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Algorithmic selfhood: My Facebook ad preferences diary

Article reviewed by Dr Irene Fubara-Manuel (August 2023)

Published onAug 14, 2023
Algorithmic selfhood: My Facebook ad preferences diary

Targeted marketing is an everyday part of most web users’ experiences: if you have a social media or Google account, it is likely that some of your identity characteristics, lifestyle interests and behavioural patterns have been tracked in order to present you with personalised adverts. Marketers use a dizzying number of categories to profile people: gender, age, ethnicity, lifestyle and consumption preferences, political leanings, music and film tastes, credit status, home ownership status, marital status—the list goes on. Privacy advocates such as DuckDuckGo maintain tracking persists even if you use a tracker blocker.

Despite - or indeed because of - its monetizable qualities, targeting creates a host of social, cultural and ethical problems. Targeting can threaten individual and collective privacy (Meier & Krämer, 2023), result in the opaque and discriminating trading of users' personal data (Skeggs and Yuill, 2019), negatively impact marginalised social groups (Chun et al., 2018) and can create 'algorithmic identities' that shape users' behaviours and sense of self (Jarrett, 2014; Bucher, 2016; Kant, 2020).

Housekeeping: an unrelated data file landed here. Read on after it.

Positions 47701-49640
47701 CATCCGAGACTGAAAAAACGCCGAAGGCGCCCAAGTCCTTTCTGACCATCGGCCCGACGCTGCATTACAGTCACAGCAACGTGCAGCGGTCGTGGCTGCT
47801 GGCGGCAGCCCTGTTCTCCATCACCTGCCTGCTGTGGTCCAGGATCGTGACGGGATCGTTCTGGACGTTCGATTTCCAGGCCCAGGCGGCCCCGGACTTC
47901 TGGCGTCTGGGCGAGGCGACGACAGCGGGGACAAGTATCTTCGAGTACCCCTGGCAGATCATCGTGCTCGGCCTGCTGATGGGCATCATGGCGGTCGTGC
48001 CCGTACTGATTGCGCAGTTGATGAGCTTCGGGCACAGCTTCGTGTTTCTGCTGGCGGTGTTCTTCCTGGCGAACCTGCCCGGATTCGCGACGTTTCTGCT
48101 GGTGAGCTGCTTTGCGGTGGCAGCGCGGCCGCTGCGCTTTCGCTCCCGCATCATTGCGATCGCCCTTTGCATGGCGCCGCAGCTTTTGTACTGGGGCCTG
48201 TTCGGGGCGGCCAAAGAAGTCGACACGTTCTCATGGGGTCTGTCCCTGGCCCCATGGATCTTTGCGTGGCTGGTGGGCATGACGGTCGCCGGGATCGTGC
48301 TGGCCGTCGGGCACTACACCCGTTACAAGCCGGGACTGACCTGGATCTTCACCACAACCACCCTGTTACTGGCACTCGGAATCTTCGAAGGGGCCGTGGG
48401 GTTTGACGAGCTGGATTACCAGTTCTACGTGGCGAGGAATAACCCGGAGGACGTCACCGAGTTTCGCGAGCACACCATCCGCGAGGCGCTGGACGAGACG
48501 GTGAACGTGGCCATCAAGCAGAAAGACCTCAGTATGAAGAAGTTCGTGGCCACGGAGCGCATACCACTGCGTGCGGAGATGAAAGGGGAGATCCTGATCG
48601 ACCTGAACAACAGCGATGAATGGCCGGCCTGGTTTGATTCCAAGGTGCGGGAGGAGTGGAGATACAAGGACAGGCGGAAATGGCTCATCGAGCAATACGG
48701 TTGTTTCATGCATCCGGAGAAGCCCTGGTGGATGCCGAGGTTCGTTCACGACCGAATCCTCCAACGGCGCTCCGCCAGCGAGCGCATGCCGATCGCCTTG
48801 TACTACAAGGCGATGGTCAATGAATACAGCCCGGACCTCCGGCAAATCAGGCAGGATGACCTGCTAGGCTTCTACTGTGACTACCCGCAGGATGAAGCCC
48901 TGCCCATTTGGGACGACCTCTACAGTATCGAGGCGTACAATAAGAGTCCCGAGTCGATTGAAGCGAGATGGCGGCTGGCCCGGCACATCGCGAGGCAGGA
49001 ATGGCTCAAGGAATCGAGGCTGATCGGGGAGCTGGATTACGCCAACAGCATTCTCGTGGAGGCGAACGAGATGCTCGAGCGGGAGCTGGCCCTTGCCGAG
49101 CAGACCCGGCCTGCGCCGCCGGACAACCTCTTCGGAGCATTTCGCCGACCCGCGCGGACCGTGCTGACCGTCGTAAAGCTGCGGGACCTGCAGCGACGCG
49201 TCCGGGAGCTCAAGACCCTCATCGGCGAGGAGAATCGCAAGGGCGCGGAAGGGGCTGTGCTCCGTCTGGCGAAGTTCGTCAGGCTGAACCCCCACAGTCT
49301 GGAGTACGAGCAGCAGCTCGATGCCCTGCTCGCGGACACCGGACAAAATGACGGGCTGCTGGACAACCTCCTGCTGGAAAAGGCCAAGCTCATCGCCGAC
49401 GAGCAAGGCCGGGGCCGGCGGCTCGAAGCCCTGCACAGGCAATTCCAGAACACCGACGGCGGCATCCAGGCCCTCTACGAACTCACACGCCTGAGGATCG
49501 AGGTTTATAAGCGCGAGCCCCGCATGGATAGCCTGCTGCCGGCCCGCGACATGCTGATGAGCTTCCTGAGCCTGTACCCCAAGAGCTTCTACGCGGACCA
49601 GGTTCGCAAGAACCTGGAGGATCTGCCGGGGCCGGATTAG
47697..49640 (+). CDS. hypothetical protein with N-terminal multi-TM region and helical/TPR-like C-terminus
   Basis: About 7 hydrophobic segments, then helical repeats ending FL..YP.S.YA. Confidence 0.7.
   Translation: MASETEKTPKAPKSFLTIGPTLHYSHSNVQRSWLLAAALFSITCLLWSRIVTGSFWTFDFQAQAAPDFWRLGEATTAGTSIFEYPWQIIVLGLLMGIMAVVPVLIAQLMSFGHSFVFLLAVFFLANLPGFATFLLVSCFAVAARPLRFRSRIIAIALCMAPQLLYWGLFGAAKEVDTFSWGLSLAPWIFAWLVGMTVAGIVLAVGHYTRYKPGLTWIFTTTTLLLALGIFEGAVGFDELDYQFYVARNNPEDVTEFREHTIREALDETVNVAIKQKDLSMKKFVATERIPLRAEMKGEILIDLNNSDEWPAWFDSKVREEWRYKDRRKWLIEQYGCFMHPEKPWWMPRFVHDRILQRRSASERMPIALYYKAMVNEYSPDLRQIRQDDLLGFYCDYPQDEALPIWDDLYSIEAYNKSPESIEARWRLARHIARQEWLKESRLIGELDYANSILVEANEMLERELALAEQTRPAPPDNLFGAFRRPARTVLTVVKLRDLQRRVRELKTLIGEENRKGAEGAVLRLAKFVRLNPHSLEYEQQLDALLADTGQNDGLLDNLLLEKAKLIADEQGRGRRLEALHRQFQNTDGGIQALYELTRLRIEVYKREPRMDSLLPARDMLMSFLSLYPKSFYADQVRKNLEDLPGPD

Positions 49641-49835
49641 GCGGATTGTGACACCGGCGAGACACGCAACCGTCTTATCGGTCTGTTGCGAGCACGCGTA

Platforms such as Facebook give users a glimpse into targeting through Ad Preferences profiles. These pages allow a user to see the interests and topics that Facebook has algorithmically inferred to be ‘personally relevant’ to them. Over the past five years I have recorded my ad preferences on Facebook and in the following diary I present some reflections about who Facebook thinks I am. I conclude by considering why Facebook’s inferences matter for identity constitution.

My Facebook ad preferences diary

22nd July 2019: Today I am presented with a series of images accompanied with categories that according to the algorithm, I like. I’m presented with around 70 different ‘interests’. It’s true, I do like video games, feminism and rescue dogs (see fig. 1). Things get bizarrely specific – apparently I like the 1996 theatrical release of the film Emma. I like Gambling, Cattle and (embarrassingly) Toilet. I like Perfection. Why does Facebook think I like toilets? What have I clicked on to suggest I like to gamble? And what does perfection look like when advertised back at me? These supposed insights into my algorithmically inferred personality generate more questions than answers.